Autophagy has been firstly thought to be tumor-suppressive as one of its key mediator, ATG6/BECN1, was demonstrated to be monoallelically lost in significant proportions of various types of cancers [4,5]. Further studies also showed that heterozygous disruption of beclin 1 increased the frequency of spontaneous malignancies and accelerated the development of hepatitis B virus-induced premalignant lesions [6], and beclin 1+/- mutation in mice resulted in a high incidence of spontaneous tumors [7]. However, it is subsequently found that allelic loss of BECN1 promoted p53 activation and reduced tumorigenesis [8], and mutational analysis of BECN1 revealed deletions of both breast and ovarian tumor suppressor breast cancer 1 (BRCA1) and BECN1, and deletions of only BRCA1, indicating BRCA1 to be the driver mutation [9]. Although other large-scale genomic analysis of human cancers also indicated that BECN1 is not a tumor suppressor [10,11], the role of autophagy in tumor suppression is still valid. For examples, autophagy deficiency may trigger oxidative stress, which leads to DNA damage and genome instability and is thought to cause tumor initiation and progression [12-14]. Indeed, autophagy deficient mice are shown to develop multiple benign hepatomas [15]. It is also known that ablation of autophagy brings about the chronic death of hepatocytes and inflammation, the key factors that can cause liver cancers [12,16,17].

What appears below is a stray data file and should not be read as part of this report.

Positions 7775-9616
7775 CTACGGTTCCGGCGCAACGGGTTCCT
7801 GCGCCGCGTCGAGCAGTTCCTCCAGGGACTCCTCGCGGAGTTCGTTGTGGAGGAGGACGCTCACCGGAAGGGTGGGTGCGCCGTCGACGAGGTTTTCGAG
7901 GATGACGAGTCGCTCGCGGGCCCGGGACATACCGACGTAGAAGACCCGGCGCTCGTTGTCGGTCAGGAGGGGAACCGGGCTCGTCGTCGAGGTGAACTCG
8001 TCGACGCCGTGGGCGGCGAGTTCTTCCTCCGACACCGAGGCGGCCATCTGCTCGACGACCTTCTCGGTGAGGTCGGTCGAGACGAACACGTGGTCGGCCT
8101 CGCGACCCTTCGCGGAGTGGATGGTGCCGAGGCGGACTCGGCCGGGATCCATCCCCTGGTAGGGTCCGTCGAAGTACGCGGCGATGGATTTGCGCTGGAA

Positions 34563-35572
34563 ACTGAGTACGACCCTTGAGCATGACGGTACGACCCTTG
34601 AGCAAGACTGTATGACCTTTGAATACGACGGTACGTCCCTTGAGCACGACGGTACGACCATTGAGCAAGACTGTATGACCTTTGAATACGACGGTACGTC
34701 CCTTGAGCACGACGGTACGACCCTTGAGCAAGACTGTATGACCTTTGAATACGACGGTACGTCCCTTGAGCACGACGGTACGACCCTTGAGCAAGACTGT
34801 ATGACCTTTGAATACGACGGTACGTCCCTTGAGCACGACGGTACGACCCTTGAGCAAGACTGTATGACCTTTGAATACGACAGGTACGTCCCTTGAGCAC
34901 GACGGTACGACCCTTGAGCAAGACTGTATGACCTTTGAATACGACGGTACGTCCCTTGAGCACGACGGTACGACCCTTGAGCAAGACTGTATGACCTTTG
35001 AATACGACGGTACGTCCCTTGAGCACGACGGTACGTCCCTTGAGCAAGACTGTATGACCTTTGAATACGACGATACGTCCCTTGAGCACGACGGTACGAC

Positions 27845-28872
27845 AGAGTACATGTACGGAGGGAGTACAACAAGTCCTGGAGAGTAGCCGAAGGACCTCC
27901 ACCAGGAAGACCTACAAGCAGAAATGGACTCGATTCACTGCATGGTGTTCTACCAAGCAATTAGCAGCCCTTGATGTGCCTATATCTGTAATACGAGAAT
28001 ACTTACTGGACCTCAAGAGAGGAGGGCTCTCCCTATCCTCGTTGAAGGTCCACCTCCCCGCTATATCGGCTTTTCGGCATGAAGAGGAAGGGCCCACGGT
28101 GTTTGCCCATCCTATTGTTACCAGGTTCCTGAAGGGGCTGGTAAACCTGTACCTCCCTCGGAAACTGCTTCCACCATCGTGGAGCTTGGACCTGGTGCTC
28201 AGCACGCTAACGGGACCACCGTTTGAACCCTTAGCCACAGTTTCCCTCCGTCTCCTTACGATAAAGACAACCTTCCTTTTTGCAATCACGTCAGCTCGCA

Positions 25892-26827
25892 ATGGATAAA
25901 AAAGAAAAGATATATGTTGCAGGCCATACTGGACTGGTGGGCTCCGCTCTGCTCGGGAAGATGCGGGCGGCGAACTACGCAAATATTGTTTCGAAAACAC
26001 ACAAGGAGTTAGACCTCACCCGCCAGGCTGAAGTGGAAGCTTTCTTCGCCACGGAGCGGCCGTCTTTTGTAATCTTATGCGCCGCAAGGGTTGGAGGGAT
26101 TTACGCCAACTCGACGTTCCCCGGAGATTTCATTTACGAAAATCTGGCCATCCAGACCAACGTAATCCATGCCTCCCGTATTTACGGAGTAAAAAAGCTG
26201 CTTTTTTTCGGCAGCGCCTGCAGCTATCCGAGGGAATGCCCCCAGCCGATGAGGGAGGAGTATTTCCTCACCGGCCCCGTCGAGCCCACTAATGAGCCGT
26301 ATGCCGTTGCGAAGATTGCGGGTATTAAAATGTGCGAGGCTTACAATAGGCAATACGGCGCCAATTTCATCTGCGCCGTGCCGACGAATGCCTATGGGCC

Tumor promoting functions of autophagy

Numerous evidence has confirmed that tumor cells may be more rely on autophagy than normal cells because they are frequently challenged by deficiencies in their microenvironment and increased demands of metabolites [18]. For instances, autophagy is upregulated in hypoxic tumor regions to promote the survival of tumor cells and helps melanomas to be more resistant to leucine deprivation [19,20]. In RAS-transformed cells, autophagy is also upregulated to facilitate cell growth, survival, and tumorigenesis, and required for oxidative and glycolytic homeostasis [21-23]. It is thought that mitochondrial metabolic defects and the resulting susceptibility to stress through autophagy inhibition may be the underlying mechanism in RAS-driven cancers. Indeed, it is followingly demonstrated that in RAS-activated mice, ATG7 deletion causes accumulation of dysfunctional mitochondria, p53 activation, and growth arrest of non-small-cell lung cancer (NSCLC) [24]. Furthermore, loss of ATG7 can shift phenotypes from malignant adenomas and carcinomas to benign oncocytomas [25,26], and ATG5 deletion in RAS-activated and NSCLC-bearing mice results in a similar reduction of tumorigenesis as ATG7- deficient mice [27]. These results establish a new concept that RAS-driven cancers may be addicted to autophagy [3].